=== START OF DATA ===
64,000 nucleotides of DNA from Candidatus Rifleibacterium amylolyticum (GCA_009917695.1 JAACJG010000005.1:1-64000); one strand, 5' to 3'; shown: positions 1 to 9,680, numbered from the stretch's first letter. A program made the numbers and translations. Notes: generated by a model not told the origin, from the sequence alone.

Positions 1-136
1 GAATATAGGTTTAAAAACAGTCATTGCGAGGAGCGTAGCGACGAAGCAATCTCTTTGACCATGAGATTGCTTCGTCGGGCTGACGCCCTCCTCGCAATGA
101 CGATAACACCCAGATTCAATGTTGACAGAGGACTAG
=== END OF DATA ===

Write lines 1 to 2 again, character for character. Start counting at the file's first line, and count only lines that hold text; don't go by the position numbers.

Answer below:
64,000 nucleotides of DNA from Candidatus Rifleibacterium amylolyticum (GCA_009917695.1 JAACJG010000005.1:1-64000); one strand, 5' to 3'; shown: positions 1 to 9,680, numbered from the stretch's first letter. A program made the numbers and translations. Notes: generated by a model not told the origin, from the sequence alone.

Positions 1-136